Using Your Legal Insurance

You Just Got Sued – Now What?

  • 5 Minute Read
  • Shares

So you just received the official notice that you’re being sued. While this can be a stressful time, there are a few steps you can take to ease the tension. Take a deep breath, don’t panic and read on to learn what to do next.

1. Find out how long you have to respond to the suit.

When someone gives you notice – a summons and complaint - it’s time to get to work. A summons notifies you of the lawsuit, while the complaint lists the specific allegations or claims the plaintiff is making against you. Ignoring it won’t make the legal matter go away. Depending on the state, you’ll have a set number of days to respond. Typically, this is around a few weeks. It’s important that you contact an attorney right away and not wait until a few days before your answer is due.

2. Compile and preserve all your evidence.

Take some time to get organized and collect all your evidence. This can include several things, such as:

  • Letters
  • Contracts
  • Payment records
  • Emails
  • Voicemails
  • Texts
  • Photos and videos
  • Spreadsheets
  • Social media interactions

It’s important that you don’t accidentally, or intentionally, destroy any evidence – this could result in more legal penalties. Once you talk with your lawyer, they will advise you on the information and documents you’ll need to collect.

3. Discuss your options with a lawyer.

When you’re served with a lawsuit, you have a few options in responding. You must file an answer – if you don’t, you will be found in default. You can answer the lawsuit by either admitting, denying or partially admitting and denying the claims. Another option is to countersue if you think you have a claim against them. You could file a motion to dismiss the lawsuit on a variety of grounds, such as you don't believe the claims are valid, you weren't served properly or improper venue. You should file a motion to dismiss before filing your Answer. The court will review your motion and either grant or deny your motion to dismiss. Your attorney may also suggest trying to settle the matter.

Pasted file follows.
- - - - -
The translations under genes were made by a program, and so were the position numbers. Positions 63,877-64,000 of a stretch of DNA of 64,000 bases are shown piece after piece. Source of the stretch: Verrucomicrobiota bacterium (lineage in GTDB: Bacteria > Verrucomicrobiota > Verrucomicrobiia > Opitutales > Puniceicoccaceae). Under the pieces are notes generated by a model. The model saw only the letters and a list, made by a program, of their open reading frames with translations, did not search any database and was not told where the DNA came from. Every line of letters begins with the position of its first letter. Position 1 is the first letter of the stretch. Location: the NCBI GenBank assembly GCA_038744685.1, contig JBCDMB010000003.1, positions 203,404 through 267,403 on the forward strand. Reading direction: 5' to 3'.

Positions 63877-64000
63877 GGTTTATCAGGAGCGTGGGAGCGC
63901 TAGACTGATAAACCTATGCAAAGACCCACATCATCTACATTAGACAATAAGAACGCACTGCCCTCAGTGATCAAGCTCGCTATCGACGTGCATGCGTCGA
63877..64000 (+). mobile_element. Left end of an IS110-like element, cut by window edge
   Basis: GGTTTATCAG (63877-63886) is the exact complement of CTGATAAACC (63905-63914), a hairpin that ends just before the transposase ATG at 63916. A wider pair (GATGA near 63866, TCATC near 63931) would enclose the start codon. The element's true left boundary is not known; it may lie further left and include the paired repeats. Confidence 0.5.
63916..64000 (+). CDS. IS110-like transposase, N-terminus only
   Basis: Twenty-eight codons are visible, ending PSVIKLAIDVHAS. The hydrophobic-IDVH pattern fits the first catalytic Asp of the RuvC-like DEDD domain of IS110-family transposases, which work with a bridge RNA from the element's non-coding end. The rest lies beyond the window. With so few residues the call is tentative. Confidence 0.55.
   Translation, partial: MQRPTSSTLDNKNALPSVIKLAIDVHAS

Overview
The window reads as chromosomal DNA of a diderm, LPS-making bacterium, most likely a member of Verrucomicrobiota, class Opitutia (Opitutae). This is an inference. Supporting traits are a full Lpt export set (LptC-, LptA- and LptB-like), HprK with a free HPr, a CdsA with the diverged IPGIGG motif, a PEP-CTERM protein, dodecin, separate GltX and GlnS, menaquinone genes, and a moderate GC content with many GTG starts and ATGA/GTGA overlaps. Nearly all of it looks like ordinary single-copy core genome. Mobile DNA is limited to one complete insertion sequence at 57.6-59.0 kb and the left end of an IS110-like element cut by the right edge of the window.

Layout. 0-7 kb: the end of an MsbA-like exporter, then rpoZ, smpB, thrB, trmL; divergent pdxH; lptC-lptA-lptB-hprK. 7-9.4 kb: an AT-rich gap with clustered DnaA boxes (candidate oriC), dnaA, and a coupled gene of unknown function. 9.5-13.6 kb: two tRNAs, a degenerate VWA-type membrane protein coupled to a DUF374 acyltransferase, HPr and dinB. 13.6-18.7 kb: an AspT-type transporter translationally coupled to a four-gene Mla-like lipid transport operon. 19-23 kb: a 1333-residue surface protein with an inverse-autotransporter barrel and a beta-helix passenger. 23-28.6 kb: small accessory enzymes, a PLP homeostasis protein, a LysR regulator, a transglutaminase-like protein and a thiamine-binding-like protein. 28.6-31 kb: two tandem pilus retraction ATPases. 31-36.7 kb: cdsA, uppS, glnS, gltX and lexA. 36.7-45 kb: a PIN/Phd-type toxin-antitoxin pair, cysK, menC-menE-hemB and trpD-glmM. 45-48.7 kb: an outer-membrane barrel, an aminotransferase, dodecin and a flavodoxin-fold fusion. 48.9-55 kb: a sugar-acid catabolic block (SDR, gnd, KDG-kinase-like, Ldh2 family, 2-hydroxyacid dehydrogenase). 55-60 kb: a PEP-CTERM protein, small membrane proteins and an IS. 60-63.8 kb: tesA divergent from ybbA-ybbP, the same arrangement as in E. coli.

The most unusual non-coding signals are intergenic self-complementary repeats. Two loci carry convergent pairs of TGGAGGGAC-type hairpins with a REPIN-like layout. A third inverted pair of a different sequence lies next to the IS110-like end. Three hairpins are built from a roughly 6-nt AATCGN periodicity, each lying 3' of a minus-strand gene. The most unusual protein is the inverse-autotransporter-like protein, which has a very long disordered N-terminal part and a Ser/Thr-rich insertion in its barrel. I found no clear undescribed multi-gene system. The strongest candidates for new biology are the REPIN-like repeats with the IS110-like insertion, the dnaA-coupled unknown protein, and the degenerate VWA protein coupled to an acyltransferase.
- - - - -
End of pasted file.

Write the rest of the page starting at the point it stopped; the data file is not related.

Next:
4. Take the next step.

Depending on how you decide to proceed, there are several outcomes. If you answer the lawsuit or countersued, you will enter the discovery phase of the lawsuit, which involves the parties gathering and exchanging information, documents and evidence and preparing for trial. The laws vary by state, so you will either represent yourself or you can choose to have a lawyer represent you in court. To “win” your case, you will have to convince the judge or jury that your version of the story is the true one. You may consider filing a motion for summary judgment asking the court to rule there is no "dispute of material fact" so there is no need to go to trial, ending the lawsuit. If the motion is denied, then the case proceeds to trial. Finally, if you decide to settle the lawsuit outside of court, you and the other party will meet to compromise on a solution, prepare a settlement agreement and inform the court the lawsuit has settled.

If you’re an ARAG member, working with a network attorney is a great first step to take. They can provide guidance on your options and how to best proceed. Always remember to check out your county and state’s website to learn more about the specific laws regulating lawsuits where you live.


All Learning Center Topics

View all Learning Center topics.